To perceive and identify anything, be it in one, two or three dimensions, our eyes require just three elements: Light, shade and reflectivity. With just these bare tools, we can define shape, orientation and texture.

And these are all that an artist possesses to produce paintings of sublime simplicity or breathtaking detail. It is the applied combination of all three that will determine whether or not an artist captures the essence of his subject, or misses it completely.

If asked to teach or demonstrate painting, I always begin with these words: Look at what you are painting. I mean, really look at it. Study it. Observe what makes it appealing, why you want to paint it. It will almost always be because of the way the light catches your subject or the way a certain sheen or reflection reveals its shape, form or texture. Study it some more because, if you don't see it the way it is, you will never be able to draw or paint it convincingly and it will have no visual appeal whatsoever. These rules apply to the mood and key of a painting, too.

Light, shadow and texture are provided for you by your chosen subject. Your contribution also comes in a trio of disciplines: Observation, Interpretation and Application. In time, given that the individual has the ability to apply these principles, a competent artist will learn how to use these tools to create mood, form and texture in their work.

Last Kill of the Day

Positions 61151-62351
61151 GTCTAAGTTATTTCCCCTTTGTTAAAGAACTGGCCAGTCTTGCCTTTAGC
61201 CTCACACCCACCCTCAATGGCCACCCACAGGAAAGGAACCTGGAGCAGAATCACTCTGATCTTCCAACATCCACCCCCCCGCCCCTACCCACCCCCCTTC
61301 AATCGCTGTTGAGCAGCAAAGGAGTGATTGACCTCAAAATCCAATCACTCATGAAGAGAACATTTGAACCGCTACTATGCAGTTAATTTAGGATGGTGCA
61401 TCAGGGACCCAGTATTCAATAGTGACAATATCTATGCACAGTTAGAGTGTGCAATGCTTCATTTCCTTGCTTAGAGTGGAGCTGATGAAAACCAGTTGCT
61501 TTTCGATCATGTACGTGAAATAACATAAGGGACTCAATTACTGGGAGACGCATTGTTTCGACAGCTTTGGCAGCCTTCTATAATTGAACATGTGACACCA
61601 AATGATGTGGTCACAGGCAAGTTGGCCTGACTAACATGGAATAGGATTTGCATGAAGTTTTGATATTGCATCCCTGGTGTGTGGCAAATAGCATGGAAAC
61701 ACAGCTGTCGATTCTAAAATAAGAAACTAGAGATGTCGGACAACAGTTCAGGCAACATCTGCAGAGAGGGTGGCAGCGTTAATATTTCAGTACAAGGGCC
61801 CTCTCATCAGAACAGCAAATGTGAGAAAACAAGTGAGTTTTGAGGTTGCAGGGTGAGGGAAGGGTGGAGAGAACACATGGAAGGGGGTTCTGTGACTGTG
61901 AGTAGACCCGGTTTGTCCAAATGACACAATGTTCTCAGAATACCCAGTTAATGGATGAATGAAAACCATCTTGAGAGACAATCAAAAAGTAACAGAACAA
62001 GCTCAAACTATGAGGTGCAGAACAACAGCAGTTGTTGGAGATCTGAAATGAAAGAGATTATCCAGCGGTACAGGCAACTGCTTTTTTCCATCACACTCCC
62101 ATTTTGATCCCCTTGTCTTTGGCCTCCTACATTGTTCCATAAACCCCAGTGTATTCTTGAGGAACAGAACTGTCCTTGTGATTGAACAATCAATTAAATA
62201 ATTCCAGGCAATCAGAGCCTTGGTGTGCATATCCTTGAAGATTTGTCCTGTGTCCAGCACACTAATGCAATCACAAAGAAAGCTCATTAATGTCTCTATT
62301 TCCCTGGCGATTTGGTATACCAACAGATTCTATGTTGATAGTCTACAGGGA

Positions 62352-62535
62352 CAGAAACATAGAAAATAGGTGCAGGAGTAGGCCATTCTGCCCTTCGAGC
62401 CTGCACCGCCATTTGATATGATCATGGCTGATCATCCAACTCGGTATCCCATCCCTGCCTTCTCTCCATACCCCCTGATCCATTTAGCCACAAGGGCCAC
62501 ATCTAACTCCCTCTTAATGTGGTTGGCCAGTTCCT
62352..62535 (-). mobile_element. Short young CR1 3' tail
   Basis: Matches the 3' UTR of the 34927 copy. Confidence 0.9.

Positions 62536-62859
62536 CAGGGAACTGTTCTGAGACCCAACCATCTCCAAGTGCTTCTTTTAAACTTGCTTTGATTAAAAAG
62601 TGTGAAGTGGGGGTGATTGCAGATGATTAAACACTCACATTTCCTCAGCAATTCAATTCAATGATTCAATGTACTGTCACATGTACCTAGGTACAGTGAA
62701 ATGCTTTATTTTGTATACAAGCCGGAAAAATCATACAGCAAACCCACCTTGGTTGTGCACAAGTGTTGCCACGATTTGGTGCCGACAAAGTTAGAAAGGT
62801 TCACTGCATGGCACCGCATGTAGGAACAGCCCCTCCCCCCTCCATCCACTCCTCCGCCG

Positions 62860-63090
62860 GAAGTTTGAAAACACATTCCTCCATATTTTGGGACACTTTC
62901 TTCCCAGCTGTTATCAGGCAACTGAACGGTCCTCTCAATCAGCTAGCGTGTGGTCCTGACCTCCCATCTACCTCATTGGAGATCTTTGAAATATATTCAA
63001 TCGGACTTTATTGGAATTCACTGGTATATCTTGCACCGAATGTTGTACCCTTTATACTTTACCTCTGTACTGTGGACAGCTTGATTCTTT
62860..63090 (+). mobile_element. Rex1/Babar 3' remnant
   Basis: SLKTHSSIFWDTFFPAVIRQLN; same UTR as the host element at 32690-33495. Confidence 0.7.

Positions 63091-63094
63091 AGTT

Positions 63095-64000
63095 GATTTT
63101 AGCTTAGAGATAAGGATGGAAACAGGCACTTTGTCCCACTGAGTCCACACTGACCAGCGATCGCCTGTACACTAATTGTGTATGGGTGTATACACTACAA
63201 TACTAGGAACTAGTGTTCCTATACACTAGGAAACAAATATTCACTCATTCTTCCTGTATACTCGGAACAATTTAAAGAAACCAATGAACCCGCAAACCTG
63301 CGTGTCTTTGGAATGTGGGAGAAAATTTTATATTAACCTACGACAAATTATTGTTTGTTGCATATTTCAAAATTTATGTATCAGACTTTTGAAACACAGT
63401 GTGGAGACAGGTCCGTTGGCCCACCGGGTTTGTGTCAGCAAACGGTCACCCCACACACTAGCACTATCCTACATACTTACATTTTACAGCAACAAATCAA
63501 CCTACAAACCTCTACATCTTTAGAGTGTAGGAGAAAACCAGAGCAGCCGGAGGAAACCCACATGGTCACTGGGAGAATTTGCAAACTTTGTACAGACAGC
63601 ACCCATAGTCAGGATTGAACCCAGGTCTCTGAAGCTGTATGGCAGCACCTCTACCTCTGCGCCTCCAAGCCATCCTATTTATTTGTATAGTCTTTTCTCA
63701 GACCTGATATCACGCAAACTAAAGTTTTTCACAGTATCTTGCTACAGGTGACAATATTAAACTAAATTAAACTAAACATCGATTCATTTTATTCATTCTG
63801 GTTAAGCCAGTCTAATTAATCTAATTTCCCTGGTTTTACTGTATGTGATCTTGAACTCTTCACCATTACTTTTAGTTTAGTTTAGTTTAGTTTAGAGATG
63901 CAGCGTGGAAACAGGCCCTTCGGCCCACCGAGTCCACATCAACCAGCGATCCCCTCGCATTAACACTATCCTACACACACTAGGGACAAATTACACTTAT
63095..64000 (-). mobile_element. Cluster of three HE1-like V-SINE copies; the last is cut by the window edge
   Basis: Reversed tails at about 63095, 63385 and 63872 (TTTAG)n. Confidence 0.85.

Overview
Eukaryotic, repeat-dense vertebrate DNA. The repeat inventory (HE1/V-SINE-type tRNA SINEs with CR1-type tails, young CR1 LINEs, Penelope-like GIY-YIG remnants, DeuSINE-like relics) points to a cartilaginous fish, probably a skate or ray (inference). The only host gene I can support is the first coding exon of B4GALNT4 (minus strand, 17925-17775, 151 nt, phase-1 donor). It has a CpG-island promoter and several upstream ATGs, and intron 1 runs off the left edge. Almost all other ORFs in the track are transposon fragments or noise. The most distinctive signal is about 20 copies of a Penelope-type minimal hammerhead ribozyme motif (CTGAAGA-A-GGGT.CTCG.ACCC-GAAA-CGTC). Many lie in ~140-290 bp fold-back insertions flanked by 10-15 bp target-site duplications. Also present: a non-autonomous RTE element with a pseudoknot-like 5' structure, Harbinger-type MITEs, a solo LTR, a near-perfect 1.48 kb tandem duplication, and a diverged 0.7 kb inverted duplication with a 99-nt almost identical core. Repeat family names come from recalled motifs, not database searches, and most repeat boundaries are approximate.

This began as a request from a customer for a painting of the great Belgian air ace Willy Coppens destroying an observation balloon during WW1. I won't bore you with the details of researching the aircraft, its markings and the Drachen balloon itself, but will instead concentrate on the actual business of producing the painting.

It was always my intention to depict the scene at sunset. This would afford me the luxury of introducing some warm colours, but also the half-light would make the flames erupting from the gas bag all the more dramatic. I also used a lot of aerial perspective here - the muting of the ground below the aircraft, as though viewed through a fine mist. This gave me the opportunity of causing the setting sun to 'flare' slightly and lend a crimson hue to the top left corner.

The exploding balloon also meant that I had two sources of light, which I put to good use to prevent the aircraft from becoming a mere silhouette. The sun catches the upper and lower wings on the left of the painting, while the reflected light from the balloon ripples along the fuselage of the aircraft, its tail and its wings. This type of lighting is perfect for showcasing the many textures in the painting, namely the fabric-covered wings, wooden struts and the metal engine cowl and tubular wheel struts as they each reflect and absorb light in different ways. To me, this same scene in a clear, daylight summer setting would have lacked any of the drama and appeal here. This painting embraces many of the elements I have discussed above from the sublime simplicity of the background to the highly detailed aircraft in the foreground, the latter described in paint by the use of light, shade and reflectivity.

I would never have been able to produce this painting without first observing how light can be optimised to reveal shape and form. Years of really looking at the interplay of light on metal, fabric, skin, concrete or glass has given me a collective knowledge sufficient to apply these observations to almost any subject with confidence. If you want to learn how to draw and paint, first you must learn to see.

A Night Action Off Cadiz